These Are the CMOs That Give Other CMOs A Bad Name

I feel like I’m channeling my inner Jon Bon Jovi… “You give other CMOs’ a bad name.” 

So there I was, minding my own business, perusing content as I am apt to do when I stumbled upon an article entitled Nearly Half of CMOs Struggle to Prove Marketing’s Impact on Revenue, Says New Report. ‘Hmmmm, that sounds interesting, let me dive into this,’ I said to myself.

Reading the opening few lines I learned that this article was all about sharing the findings of a new report from DemandLab, The CMO’s Challenge: Revenue Attribution From a Leadership Perspective. ‘Interesting title, I want to learn more,’ said Steve, again to himself,.

Now, before I get to the “money shot” — the one report finding that caused me to A) write about this and B) use the title I did for this particular post — allow me to remind you that the average tenure of a CMO is the lowest of all C-suite titles, at an average of 3.5 years.

Common Sense Is Not So Common

Read the following, culled directly from the article, and you will know (at least you better) why common sense is not so common:

“Today, marketing leaders are increasingly assuming a more substantial role in corporate leadership, specifically with regards to revenue generation. Yet CMOs continue to be challenged by the difficulty of reporting on revenue impact and company growth, with only 49% having an attribution strategy in place.”

I seriously had to read this line many times over to make sure I was not seeing things: “…only 49% having an attribution strategy in place.”

What in the name of all things holy is going on here?! What in the world are these 49% of CMOs doing? No kidding, what are they doing?

In a surely unintentional overly obvious sentiment, Rhoan Morgan, CEO and Co-Founder of DemandLab stated: “The 49% of CMOs with no attribution strategy run a serious risk of jeopardizing their jobs and departments.”

Ya think?

Who knows the old saying “One bad apple doesn’t spoil the whole bunch?” Well, while one bad apple may not spoil the whole bunch, if 49% of the apples in a bunch are bad the chance of spoilage increases exponentially.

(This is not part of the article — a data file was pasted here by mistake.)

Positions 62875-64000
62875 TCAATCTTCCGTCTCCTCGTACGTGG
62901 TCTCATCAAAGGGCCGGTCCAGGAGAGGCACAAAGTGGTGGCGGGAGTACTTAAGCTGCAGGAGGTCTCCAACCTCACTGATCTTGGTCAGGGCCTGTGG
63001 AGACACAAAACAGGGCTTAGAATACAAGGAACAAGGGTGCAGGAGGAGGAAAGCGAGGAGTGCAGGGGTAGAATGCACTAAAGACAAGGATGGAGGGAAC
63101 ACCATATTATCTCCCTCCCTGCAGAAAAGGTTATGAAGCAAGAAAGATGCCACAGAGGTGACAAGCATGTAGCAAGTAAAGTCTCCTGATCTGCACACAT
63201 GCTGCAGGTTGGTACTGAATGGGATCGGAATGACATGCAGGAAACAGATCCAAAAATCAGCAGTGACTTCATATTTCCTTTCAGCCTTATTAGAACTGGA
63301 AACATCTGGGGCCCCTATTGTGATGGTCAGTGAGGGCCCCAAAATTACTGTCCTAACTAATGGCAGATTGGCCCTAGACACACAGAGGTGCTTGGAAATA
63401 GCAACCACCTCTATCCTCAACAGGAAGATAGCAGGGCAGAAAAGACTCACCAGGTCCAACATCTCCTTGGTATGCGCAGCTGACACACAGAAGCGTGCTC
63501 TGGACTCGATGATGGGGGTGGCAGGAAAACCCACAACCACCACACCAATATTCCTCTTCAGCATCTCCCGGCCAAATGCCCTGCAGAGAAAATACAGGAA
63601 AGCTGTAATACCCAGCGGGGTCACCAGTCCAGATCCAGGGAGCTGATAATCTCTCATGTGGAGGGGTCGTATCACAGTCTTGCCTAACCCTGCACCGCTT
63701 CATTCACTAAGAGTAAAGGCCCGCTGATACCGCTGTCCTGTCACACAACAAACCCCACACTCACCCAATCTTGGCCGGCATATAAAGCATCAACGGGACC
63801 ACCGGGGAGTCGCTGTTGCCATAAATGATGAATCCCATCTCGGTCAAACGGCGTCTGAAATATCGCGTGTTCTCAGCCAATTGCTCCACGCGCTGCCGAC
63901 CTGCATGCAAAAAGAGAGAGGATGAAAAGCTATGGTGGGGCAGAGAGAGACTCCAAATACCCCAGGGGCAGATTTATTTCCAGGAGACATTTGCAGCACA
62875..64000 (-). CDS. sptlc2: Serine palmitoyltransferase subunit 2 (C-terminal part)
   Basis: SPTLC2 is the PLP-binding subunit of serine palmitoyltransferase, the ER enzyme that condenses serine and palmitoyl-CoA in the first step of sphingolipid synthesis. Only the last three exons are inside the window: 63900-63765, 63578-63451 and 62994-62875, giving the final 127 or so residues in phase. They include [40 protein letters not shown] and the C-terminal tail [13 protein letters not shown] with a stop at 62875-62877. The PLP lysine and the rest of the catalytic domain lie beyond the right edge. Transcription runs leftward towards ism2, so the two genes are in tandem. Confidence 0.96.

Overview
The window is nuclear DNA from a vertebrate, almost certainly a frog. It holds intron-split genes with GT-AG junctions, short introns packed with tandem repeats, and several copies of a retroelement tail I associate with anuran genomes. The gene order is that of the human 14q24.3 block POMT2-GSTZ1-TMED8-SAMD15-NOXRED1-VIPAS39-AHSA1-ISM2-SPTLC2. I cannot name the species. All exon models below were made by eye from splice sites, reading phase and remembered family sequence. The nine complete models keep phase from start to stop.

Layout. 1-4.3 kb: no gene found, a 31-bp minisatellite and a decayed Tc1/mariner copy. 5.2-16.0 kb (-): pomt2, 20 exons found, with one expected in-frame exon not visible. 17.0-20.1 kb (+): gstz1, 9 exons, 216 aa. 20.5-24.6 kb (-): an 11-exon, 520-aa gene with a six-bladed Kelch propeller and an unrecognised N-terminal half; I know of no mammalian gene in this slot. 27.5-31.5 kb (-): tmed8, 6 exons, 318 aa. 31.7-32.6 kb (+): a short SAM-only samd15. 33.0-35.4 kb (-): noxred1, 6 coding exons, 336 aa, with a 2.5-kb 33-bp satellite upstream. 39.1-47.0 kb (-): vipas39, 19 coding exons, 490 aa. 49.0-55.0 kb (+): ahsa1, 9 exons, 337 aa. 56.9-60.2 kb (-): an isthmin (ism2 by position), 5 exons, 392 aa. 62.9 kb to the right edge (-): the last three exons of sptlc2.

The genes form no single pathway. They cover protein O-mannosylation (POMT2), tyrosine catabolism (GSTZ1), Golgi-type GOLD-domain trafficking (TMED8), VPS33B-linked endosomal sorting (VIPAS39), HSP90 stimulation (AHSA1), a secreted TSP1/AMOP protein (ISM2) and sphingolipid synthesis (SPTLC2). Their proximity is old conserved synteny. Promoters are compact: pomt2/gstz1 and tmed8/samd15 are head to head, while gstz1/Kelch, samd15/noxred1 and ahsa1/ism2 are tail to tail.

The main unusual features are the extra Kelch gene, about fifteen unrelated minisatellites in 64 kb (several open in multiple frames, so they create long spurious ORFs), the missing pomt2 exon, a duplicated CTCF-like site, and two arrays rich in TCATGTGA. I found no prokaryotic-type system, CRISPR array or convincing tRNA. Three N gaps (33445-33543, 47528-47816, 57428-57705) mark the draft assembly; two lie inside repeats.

Why? AKA The Elephant in the Room

The glaringly obvious question is why? Why do nearly half of CMOs NOT have an attribution strategy in place?

Allow me to pontificate on three (3) reasons why I believe this is happening, or in this case, NOT happening.

1. Incompetence. Ok, ok this one may ruffle some feathers but if the truth hurts… The fact is CMOs are no different than any other role; there are good ones and there not-so-good ones. Regardless of how they got to the role, they really have no clue or understanding of what it really means to be a chief marketing officer. They keep their job by benefitting from having a CEO as well as others in the c-suite who also have no clue when it comes to marketing. Their idea of a KPI is how many Facebook Likes a post got or how many times something was Retweeted.


2. Wrong Technology. I want you to look at two separate charts from the report.

What do they have in common? Well, in the first image you see “Applying attribution technology” as a barrier to success when it comes to attribution. That’s swell.

In the second image you see all the digital channels that are difficult to analyze when it comes to attribution.

Now, stay with me here, did you ever stop and think that the reason all these channels are difficult to analyze is because you have the wrong technology in the first place? Moreover, looking at the first image alone, did you ever think you have data quality issues because you have the wrong technology in the first place?

Lack of Alignment. Specifically between Sales and Marketing, at least according to the report. In fact the report devotes an entire section to this issue. “Sharing data between marketing and sales results in a better customer experience and more aligned goal sets for both teams, and a majority of marketing leaders agree on this. Nearly two-thirds (65%) reported that a successful revenue attribution strategy helps to alleviate friction between marketing and sales teams and can help with sales team buy-in.”

All true for sure. However, there is a piece missing. A vital piece which MUST also be aligned.


Sales and Marketing alignment mean nothing if Operations is not part of the conversation.

Yeah, it’s that simple.

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